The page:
Independent Lakota Nation Creates Human Rights Office to Investigate Police Killings, Unsolved Disappearances

By Sameer Rao Aug 30, 2017

The disproportionate rate at which Native people are killed by tribal police and other law enforcement agencies represents just one of the many systemic abuses rooted in the U.S. government’s genocidal history. One Native group seeks to fight these abuses via a new office dedicated to investigating human rights violations against their those in their tribal territory.

The Independent Lakota Nation (ILN), a group of Lakota tribal leaders and members advocating for indigenous autonomy in former Lakota and Sioux lands seized by the U.S., announced the creation of the International Indigenous Human Rights Office (IIHRO) yesterday (August 29). A statement published on the website of the Cante Tenza Okolakiciye/Strong Heart Warrior Society—a parallel advocacy group rooted in traditional Lakota warrior traditions—says that the IIHRO will "monitor and address Indigenous human rights issues within Lakota and surrounding Indigenous territory."

The IIHRO’s first project will be an investigation into the cases of "Indigenous people murdered by law enforcement or whose cases were never solved, or solved in contradiction of evidence, going back 27 years to 1990."

“The international community is required to investigate a high capacity of unexplained deaths that occur randomly to Indigenous people at the hands of law enforcement,” ILN spokesperson and Strong Heart Warrior Society leader Canupa Gluha Mani in the statement. “In the absence of international action, we will take it upon ourselves to investigate [by forming this] human rights office.”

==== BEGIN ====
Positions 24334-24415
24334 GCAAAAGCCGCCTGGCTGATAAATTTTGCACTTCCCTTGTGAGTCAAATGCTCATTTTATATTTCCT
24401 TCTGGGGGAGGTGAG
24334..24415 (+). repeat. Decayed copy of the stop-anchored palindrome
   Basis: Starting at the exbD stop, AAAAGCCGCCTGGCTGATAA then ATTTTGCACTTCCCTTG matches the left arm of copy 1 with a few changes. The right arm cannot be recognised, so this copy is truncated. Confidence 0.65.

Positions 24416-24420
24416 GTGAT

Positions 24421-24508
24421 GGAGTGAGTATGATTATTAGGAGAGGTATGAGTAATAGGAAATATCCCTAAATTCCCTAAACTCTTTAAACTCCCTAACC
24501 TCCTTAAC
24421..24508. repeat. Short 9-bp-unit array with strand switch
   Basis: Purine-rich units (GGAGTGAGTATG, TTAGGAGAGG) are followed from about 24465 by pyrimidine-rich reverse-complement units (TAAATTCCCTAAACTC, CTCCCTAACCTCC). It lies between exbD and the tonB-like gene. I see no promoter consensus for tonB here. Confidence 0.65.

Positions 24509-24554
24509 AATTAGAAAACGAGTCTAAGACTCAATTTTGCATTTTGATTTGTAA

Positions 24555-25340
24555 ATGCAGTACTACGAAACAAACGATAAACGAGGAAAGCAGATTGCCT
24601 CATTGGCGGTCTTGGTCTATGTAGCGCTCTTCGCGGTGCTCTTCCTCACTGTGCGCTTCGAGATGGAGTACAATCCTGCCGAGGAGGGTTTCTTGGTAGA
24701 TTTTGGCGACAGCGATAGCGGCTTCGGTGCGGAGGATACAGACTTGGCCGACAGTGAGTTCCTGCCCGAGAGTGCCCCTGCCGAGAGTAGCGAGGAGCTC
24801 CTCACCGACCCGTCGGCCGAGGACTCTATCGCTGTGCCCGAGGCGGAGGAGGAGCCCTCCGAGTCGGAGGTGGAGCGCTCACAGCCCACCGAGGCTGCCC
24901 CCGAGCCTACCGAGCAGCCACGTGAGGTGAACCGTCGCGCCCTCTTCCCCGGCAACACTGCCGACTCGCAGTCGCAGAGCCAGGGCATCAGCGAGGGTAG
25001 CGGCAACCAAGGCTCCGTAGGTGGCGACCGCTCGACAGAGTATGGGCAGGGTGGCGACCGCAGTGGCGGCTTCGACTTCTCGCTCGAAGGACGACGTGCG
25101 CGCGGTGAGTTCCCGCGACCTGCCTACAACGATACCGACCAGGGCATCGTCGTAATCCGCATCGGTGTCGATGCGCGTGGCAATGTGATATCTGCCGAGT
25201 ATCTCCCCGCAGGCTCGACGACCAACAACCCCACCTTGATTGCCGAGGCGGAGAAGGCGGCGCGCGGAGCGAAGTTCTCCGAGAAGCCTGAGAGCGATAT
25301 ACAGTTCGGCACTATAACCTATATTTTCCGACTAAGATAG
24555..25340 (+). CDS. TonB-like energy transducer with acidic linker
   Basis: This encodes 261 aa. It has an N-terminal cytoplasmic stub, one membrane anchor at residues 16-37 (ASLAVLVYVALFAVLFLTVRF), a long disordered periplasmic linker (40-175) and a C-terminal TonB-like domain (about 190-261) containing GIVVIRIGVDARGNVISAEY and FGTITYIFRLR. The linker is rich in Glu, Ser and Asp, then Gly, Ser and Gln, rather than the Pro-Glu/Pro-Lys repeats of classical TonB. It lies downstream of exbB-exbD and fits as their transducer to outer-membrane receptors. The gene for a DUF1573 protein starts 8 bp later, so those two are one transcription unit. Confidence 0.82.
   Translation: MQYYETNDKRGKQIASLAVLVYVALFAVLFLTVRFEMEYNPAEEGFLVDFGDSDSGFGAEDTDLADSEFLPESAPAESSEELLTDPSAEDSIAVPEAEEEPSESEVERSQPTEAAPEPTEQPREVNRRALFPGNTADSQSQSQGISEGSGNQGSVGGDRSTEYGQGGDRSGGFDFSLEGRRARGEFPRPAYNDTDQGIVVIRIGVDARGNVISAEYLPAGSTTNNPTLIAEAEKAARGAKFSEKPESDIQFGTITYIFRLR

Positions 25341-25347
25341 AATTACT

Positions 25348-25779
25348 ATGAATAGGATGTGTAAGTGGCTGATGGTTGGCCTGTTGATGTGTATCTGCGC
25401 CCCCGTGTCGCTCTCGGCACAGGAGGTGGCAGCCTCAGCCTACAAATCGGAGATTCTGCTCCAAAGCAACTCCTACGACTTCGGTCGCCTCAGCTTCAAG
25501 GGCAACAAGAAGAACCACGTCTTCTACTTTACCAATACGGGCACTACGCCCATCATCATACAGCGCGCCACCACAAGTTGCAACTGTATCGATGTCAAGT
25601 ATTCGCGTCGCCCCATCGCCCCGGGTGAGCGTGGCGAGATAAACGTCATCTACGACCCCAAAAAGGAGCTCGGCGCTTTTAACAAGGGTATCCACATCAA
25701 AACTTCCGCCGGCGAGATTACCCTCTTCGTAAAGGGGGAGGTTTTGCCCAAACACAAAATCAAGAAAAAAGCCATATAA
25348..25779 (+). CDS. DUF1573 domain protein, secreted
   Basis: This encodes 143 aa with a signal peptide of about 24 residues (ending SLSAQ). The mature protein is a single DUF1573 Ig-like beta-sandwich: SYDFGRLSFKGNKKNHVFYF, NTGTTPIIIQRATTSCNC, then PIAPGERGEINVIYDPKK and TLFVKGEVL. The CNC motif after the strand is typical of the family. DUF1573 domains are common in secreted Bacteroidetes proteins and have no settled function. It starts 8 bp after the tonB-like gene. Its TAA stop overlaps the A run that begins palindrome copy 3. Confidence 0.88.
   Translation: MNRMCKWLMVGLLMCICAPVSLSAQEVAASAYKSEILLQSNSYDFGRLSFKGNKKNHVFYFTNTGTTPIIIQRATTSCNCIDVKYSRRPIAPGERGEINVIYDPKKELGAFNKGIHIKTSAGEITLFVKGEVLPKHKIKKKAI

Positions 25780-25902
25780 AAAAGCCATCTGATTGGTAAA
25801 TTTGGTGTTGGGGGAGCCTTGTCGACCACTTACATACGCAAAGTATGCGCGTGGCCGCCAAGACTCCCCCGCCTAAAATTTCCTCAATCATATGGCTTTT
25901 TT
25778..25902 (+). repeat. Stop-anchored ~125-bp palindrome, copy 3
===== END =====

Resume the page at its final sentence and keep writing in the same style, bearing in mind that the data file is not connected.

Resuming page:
The investigation, titled "Justice for Stolen Lives," begins with cases in Nebraska, South Dakota and Montana. Parts of each state lie within the Great Sioux Nation, an Anglophone term for lands historically inhabited by the Sioux. The ILN asserts that these lands rightfully belong to the Lakota and other Sioux peoples. 

Canupa Ghula Mani confirmed to Colorlines that the project launches with these three states because of the land’s tribal importance and each state’s high Native arrest and incarceration rates. A 2016 report from the nonpartisan Council of State Governments’ Justice Center supports that statement, noting that in Montana alone, Native people make up 27 percent of all arrests despite making up only 7 percent of the state population.